To be clear, I was in no way a stranger to social media platforms: I had joined Facebook when you still needed a college-issued email to join, I had been a part of LinkedIn since before even landing my first job, and I joined the “hashtag revolution” in the early years of Twitter. Despite such a deep familiarity with social media, I didn’t actually understand how to effectively wield it as a marketing tool.

Today’s students face the same conundrum. They are largely digital natives who have grown up with social media, but the only guidance they typically receive about it in school deals with preventing issues like cyber-bullying. It probably doesn’t help that (for valid reasons) many teachers and administrators view social media as a scourge.

It doesn’t have to be that way. Teachers and other influential adults can make it a point to demonstrate the ways social media can be used responsibly as a way to market ideas and products:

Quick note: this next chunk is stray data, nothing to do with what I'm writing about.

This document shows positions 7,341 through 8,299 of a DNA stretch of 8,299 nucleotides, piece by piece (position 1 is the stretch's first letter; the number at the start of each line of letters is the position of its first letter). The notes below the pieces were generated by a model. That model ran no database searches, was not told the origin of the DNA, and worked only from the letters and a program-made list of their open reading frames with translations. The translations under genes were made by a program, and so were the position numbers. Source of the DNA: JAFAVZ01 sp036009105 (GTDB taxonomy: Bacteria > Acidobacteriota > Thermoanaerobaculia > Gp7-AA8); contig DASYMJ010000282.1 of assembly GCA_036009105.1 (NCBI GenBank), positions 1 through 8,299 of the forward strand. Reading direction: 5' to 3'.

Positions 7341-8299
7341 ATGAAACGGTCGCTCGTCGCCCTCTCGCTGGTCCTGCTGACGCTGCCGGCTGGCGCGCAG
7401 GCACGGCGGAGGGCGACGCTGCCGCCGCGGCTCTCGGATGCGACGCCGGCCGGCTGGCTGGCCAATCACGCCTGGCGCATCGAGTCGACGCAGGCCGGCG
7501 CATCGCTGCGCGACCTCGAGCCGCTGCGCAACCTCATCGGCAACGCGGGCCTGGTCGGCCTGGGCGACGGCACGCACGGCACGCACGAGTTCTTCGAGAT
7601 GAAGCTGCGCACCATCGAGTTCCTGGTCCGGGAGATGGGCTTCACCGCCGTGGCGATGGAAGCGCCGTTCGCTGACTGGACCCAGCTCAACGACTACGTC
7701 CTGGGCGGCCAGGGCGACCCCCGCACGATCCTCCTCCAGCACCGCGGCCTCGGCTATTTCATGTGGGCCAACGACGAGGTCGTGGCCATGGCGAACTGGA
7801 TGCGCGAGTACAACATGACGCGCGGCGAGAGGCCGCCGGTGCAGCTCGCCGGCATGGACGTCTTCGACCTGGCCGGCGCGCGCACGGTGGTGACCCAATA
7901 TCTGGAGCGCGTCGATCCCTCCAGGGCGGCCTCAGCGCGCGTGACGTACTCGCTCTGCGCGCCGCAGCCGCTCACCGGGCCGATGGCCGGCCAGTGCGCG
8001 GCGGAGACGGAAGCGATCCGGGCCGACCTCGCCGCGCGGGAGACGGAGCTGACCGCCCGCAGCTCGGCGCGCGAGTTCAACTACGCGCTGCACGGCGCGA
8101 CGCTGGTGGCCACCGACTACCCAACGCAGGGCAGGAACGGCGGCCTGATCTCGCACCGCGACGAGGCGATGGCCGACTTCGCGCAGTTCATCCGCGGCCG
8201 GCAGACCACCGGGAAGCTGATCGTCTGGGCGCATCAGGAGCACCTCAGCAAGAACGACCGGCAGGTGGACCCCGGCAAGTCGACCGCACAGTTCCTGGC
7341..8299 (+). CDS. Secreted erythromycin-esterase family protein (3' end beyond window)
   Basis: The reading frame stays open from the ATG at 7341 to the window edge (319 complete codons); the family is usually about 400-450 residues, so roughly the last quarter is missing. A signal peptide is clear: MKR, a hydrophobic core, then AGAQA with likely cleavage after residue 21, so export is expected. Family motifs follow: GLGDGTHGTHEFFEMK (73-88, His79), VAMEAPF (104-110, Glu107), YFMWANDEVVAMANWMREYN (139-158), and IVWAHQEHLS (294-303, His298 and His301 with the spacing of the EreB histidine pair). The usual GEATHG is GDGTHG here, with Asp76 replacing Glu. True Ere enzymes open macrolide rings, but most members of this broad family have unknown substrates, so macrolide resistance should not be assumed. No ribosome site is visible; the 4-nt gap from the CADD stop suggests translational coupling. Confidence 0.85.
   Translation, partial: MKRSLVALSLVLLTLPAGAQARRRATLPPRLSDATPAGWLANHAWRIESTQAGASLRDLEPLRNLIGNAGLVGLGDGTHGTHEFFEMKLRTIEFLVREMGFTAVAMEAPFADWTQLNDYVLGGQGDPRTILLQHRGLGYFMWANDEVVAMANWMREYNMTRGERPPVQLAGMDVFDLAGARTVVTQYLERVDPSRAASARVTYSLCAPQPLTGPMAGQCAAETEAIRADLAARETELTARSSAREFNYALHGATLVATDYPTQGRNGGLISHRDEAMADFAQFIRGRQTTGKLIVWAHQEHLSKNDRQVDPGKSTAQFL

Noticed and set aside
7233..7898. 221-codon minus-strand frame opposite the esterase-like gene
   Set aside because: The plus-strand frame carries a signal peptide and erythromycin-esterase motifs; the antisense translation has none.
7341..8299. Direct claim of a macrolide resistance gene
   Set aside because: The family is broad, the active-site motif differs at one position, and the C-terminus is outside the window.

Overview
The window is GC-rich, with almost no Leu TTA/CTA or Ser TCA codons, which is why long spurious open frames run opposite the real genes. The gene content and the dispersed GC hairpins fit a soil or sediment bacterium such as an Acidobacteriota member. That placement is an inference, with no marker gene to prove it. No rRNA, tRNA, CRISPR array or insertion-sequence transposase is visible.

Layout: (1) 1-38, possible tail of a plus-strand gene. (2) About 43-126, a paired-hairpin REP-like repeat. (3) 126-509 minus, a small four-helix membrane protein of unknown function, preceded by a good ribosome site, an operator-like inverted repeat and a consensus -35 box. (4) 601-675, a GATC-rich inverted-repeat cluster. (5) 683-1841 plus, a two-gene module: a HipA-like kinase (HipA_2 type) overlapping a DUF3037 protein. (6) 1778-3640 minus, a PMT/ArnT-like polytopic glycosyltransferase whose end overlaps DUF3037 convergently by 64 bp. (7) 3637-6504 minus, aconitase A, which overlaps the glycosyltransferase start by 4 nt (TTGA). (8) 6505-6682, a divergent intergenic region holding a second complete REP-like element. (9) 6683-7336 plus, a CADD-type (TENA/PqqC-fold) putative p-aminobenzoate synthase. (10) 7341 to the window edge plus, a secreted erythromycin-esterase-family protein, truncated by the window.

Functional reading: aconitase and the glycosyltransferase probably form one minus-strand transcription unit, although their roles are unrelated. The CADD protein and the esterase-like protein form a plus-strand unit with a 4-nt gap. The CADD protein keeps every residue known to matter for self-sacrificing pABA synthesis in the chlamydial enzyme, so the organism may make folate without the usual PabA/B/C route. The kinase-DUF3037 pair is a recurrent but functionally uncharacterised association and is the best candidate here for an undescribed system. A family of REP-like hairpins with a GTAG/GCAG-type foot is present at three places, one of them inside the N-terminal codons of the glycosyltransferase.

Regardless of the approach, finding ways to instill the value of social media as a marketing powerhouse could pay off (literally!).

2.      The art of win-win negotiation

Simply put, a win-win deal is one where each party involved stands to benefit from the resulting arrangement. It is an easy concept to understand, but it can be a tricky thing to actually accomplish.

This skill is crucial for anyone (teen or adult) trying to get a business off the ground. It is rare that a potential partner will offer you support or help promote your business without something of value in return. As a result, entrepreneurs need to be able to find ways to assess what a potential partner might need from a partnership and find ways to deliver on those needs given the resources at their disposal.